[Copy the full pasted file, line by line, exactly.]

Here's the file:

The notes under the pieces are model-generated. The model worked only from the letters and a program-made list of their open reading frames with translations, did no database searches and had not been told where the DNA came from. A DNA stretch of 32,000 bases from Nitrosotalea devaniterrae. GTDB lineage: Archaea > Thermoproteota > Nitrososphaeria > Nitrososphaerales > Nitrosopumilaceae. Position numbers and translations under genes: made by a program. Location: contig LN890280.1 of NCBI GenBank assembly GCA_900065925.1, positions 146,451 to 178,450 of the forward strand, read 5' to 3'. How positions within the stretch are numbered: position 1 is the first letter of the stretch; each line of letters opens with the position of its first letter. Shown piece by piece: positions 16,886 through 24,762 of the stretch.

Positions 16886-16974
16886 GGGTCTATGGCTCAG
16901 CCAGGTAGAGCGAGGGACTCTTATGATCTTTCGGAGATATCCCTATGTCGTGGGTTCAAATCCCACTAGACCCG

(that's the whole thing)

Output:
The notes under the pieces are model-generated. The model worked only from the letters and a program-made list of their open reading frames with translations, did no database searches and had not been told where the DNA came from. A DNA stretch of 32,000 bases from Nitrosotalea devaniterrae. GTDB lineage: Archaea > Thermoproteota > Nitrososphaeria > Nitrososphaerales > Nitrosopumilaceae. Position numbers and translations under genes: made by a program. Location: contig LN890280.1 of NCBI GenBank assembly GCA_900065925.1, positions 146,451 to 178,450 of the forward strand, read 5' to 3'. How positions within the stretch are numbered: position 1 is the first letter of the stretch; each line of letters opens with the position of its first letter. Shown piece by piece: positions 16,886 through 24,762 of the stretch.

Positions 16886-16974
16886 GGGTCTATGGCTCAG
16901 CCAGGTAGAGCGAGGGACTCTTATGATCTTTCGGAGATATCCCTATGTCGTGGGTTCAAATCCCACTAGACCCG